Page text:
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- USD rises as retail sales surprise soothes economic concerns.
- Strong July sales put economy on the front foot in third-quarter.
- Provide an offset to pessimism coming from the bond market.
- ING says recession risks are being exaggerated by bond yields.
- Strong U.S. economic data makes steep rate cuts by Fed difficult.
The Dollar rose against its G10 rivals Thursday after retail sales figures surprised strongly on the upside for the month of July, boding well for growth in the third-quarter and suggesting consumers are yet to receive the recessionary memo sent by the bond market earlier this week.
Retail sales rose by a substantial 0.7% in July, according to Census Bureau data,, when the market consensus had been for only a 0.3% increase. Core retail sales, which remove large-ticket car sales from the numbers because of their distorting impact on underlying trends, rose by a barnstorming 1%.
Financial markets had been looking for the more-important core number to rise by only 0.4% in July, after a downwardly-revised increase of 0.3% in June, so the 1% outcome is positive for the outlook because it puts the economy on its front foot at the beginning of the third quarter.
"American shoppers are unaware of what the yield curve slope is supposedly telling them about their economic fate. US retail sales continued to boom in July," ays Avery Shenfeld, chief economist at CIBC Capital Markets. "Even department stores were in the mix of winners, while a certain online retailer's sale day gave a lift to that category. The retail news was joined by more modest upside surprises in the Philly Fed and Empire factory indexes."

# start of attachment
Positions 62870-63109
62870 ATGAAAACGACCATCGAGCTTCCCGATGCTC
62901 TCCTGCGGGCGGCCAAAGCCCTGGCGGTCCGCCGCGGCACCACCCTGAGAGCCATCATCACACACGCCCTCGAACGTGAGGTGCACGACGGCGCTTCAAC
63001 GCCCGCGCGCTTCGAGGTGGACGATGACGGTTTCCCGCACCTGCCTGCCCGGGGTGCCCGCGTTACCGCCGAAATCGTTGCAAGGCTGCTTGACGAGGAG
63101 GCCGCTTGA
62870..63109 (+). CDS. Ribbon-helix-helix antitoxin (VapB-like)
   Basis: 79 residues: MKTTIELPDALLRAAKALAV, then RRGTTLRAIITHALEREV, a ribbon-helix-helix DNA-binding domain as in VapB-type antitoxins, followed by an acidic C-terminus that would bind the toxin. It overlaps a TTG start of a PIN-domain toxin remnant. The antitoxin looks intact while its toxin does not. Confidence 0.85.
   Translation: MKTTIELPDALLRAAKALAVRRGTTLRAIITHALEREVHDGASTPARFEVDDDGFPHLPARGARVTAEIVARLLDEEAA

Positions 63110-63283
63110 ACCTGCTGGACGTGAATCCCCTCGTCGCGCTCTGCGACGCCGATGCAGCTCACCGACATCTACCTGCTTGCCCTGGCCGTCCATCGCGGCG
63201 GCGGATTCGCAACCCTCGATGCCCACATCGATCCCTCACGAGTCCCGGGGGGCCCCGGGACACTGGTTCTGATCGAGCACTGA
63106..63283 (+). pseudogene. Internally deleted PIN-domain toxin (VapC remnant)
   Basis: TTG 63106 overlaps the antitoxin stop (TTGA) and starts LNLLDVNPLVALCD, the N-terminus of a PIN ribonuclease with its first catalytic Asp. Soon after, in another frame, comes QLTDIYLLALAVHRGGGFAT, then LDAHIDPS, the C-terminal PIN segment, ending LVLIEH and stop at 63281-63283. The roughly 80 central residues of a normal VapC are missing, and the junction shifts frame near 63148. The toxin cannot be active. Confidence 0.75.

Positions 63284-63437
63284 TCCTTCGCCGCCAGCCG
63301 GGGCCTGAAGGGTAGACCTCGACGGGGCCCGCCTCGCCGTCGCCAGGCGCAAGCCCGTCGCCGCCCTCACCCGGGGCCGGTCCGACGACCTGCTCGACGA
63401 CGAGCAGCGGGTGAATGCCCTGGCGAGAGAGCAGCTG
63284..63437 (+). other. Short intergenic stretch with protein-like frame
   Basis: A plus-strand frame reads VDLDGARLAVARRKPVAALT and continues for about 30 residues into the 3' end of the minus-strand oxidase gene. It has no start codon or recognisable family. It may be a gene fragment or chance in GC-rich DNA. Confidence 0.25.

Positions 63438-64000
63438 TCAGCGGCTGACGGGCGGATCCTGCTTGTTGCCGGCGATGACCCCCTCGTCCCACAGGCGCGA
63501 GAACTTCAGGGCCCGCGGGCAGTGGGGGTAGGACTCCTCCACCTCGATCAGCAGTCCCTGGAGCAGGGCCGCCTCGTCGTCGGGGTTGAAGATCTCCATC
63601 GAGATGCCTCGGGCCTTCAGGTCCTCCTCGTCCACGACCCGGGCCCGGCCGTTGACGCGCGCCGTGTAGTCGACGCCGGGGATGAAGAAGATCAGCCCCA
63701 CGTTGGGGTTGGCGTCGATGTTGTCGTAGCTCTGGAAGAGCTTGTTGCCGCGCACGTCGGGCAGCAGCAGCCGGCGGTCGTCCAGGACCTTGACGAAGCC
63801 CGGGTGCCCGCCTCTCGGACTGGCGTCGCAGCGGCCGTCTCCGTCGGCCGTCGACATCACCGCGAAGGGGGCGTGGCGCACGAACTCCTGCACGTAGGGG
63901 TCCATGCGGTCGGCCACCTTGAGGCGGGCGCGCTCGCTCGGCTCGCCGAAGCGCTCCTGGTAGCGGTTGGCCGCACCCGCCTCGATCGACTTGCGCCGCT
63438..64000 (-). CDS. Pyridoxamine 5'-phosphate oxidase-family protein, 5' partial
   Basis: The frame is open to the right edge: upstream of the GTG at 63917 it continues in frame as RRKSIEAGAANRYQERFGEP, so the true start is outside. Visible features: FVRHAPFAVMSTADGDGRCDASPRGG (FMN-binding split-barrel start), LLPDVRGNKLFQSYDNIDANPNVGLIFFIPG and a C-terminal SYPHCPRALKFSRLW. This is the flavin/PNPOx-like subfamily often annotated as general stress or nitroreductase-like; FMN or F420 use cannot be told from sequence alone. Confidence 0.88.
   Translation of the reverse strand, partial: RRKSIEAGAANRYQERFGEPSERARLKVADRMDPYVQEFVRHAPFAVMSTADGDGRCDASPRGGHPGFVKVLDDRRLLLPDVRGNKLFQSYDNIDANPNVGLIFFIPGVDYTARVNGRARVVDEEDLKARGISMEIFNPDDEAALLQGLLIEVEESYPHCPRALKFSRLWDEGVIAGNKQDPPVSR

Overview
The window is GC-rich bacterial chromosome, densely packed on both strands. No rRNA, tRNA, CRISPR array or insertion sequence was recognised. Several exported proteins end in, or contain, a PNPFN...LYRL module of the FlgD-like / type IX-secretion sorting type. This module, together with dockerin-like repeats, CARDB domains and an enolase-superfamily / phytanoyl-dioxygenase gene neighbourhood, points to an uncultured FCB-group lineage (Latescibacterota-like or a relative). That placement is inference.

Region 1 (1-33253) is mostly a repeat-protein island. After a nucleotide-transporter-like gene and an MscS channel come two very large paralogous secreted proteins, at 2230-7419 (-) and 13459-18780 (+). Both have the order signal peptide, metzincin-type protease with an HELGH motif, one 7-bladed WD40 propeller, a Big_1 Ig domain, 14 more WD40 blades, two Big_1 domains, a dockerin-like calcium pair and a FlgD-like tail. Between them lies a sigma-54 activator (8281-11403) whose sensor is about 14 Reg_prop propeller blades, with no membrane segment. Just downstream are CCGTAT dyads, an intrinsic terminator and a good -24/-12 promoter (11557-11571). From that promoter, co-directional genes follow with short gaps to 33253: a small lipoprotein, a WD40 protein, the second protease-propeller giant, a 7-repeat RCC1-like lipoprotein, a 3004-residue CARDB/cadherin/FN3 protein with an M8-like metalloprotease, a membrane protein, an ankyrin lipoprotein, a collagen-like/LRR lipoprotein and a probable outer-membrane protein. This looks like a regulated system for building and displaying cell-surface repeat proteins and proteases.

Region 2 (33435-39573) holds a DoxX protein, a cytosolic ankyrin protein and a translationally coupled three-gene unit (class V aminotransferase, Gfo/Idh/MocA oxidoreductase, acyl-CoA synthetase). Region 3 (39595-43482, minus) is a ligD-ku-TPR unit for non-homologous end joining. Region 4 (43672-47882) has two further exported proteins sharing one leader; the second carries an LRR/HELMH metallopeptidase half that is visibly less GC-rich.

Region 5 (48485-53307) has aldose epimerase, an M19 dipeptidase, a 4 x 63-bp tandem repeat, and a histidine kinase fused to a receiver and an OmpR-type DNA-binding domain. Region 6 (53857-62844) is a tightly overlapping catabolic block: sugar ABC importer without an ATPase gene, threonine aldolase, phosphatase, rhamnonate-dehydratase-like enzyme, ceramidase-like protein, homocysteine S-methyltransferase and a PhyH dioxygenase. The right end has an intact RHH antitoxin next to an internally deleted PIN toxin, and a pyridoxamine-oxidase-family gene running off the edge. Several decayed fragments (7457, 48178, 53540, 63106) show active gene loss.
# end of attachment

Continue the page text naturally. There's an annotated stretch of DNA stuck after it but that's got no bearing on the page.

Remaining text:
Markets care about the data because it reflects rising and falling demand in the economy, which is key to the outlook for the consumer price pressures that central banks are attempting to manipulate when they tinker with interest rates.
Changes in rates are normally only made in response to movements in inflation, which is sensitive to growth, but impact currencies because of the push and pull influence they have over capital flows. Those flows tend to move in the direction of the most advantageous or improving returns, with a threat of lower rates normally seeing investors driven out of and deterred away from a currency.
"The consumer, in short, remains in very good shape, starting the third quarter on a very solid note," says Ian Shepherdson, chief economist at Pantheon Macroeconomics. "We see zero evidence that the consumer is being dragged down by the troubles in manufacturing. As consumption accounts for nearly 70% of GDP, this makes us comfortable expecting GDP growth to exceed 2% again."